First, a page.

Tim Duncan is so good, and his passing ability combined with a cutting Parker, is a tough combination to beat. Experience counts for something. I believe that Yao can be that good of a passer from the high-post that Duncan is, or like Brad Miller or Vlade Divac were under Rick Adelman in Sacramento, but people think the paint is were he belongs.

6 Responses to “Spurs are still better, but Rockets getting closer”

  1. Luckyme Says:

    I find that AB seemed to be very hesitant or slow to pass the ball to Yao even if the latter was wide open, although both AB and Ron were doing it more last night than the game against Charlette. For AB, like you said it could be his height hindering him to do so.

    If the game plan is to get Yao to kick the ball out to his opened teammates when he is double-teamed, players like Von Wafer, Battier, Artest must do better in getting their shots to fall; otherwise it is not going to work. Yao should realize it earlier and should attack the basket more himself. Somehow, Von is not shooting as well when he was starting in place of T-Mac a while back. And Battier is still in a slump.

  2. James Says:

    Regarding complaints that Yao needs to get the ball more often, Matt Bullard pointed out that it's a two-way street — the Rockets do need to get Yao the ball more often, but Yao also has to be more willing to shoot it when he does get the ball. I completely agree. Many times Yao passes the ball back out TOO willingly, as if he's thinking too much or too hesitant to shoot the ball. I remember one time a journalist interviewed mainland Chinese fans about Yao, and some mentioned that Yao wasn't “jian jue” (determined, resolute in action) enough, and I often see what they mean.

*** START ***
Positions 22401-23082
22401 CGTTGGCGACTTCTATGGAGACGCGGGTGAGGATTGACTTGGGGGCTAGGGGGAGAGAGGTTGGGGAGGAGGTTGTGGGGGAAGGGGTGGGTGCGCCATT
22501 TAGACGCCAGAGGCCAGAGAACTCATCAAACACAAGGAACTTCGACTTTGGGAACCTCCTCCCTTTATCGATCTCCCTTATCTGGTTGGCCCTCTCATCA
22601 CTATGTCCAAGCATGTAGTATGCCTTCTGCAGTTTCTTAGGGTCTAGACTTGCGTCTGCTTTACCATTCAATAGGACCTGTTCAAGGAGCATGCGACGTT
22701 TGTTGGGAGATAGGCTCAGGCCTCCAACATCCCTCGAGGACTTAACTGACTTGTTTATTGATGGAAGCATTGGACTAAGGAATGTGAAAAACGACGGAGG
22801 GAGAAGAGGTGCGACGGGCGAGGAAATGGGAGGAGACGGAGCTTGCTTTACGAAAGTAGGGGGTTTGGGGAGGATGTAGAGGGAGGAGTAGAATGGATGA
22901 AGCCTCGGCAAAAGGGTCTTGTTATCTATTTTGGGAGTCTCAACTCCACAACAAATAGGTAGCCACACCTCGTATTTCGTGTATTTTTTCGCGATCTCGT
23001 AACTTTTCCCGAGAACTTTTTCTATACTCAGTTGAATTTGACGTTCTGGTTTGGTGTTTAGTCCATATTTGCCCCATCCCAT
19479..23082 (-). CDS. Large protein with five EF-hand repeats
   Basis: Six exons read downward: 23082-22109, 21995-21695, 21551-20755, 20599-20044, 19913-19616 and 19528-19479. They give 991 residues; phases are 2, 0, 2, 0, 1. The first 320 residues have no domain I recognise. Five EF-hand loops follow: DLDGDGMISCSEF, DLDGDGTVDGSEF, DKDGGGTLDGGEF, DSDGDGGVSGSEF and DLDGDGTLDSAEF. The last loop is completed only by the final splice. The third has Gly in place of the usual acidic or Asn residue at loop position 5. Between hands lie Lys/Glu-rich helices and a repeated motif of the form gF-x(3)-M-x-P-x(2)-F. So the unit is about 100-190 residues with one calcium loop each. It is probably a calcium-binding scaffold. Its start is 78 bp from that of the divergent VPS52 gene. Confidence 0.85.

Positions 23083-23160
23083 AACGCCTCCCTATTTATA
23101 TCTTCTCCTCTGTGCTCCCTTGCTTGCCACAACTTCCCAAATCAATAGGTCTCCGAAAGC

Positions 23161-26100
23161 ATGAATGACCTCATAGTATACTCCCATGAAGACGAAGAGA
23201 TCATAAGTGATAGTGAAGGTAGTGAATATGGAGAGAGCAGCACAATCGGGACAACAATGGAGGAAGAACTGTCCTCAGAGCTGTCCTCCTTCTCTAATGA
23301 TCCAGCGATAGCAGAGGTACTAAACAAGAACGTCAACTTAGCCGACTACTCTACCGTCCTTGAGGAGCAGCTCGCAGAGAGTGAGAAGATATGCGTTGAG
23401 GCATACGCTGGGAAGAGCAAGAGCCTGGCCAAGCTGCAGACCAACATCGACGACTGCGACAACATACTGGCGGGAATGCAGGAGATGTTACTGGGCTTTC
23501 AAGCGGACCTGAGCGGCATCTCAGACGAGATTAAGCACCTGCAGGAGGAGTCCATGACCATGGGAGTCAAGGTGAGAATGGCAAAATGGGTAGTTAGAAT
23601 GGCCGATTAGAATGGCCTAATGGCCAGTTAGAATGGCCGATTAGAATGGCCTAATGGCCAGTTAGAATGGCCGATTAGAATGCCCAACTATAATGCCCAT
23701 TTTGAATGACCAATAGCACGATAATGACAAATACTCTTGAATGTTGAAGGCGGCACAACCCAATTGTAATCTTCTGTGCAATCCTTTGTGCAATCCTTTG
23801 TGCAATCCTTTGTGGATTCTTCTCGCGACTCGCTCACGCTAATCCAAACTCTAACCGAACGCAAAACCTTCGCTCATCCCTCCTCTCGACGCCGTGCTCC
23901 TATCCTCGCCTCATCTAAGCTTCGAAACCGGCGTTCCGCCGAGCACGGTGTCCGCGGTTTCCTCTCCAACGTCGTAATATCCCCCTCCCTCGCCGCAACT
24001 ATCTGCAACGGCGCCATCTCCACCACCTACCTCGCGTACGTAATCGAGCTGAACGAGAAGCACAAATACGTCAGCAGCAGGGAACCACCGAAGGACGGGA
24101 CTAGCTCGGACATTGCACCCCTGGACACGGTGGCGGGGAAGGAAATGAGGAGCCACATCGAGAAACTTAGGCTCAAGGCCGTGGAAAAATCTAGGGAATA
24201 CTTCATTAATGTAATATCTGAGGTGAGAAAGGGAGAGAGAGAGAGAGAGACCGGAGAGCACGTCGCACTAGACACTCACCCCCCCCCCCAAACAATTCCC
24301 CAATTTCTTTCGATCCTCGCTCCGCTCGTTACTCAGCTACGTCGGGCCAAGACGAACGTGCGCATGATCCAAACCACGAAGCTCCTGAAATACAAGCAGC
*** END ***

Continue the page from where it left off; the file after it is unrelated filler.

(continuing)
But I've been really impressed with Yao's defense in the past stretch of games. His shot-blocking skills have really improved and his defensive presence seems to be creating more havoc than usual.

  3. YaoMingMania Says:

    Good comment about Yao's tendency to pass it out too much. I'm thinking he may be a little gun shy to fiddle with it too much when the defense collapses on him because of all the turnovers he can cough upt. So it's kind of double-edged sword. But if the man Yao passes it to has an open shot, then that guy should take it. One problem is that Shane Battier is not a reliable enough shooter to make the defense pay. But Brooks, Wafer, Scola, Landry, and Barry are.

  4. Jeff Says:

    Idleman does not need a big guy in his system. What he needs are perimeter shooters. A big guy slows down his up-tempo system. He is too old to absorb new elements in his system to accommodate a big guy.

    Therefore, Yao has to move on as long as Idleman is in Houston. Yao should be improving his game gradually. But instead, he is declining from 25 points per game to not even 20 in this season. It is not because of Yao's skills, but because of the Idleman system. Move on! The sooner, the better!

  5. Harlem Choi Says:

    I agree. Rick Idleman MUST GO! I say bring in Avery Johnson!

  6. Harlem Choi Says:

    I agree. Rick Idleman MUST GO! I say bring in Avery Johnson!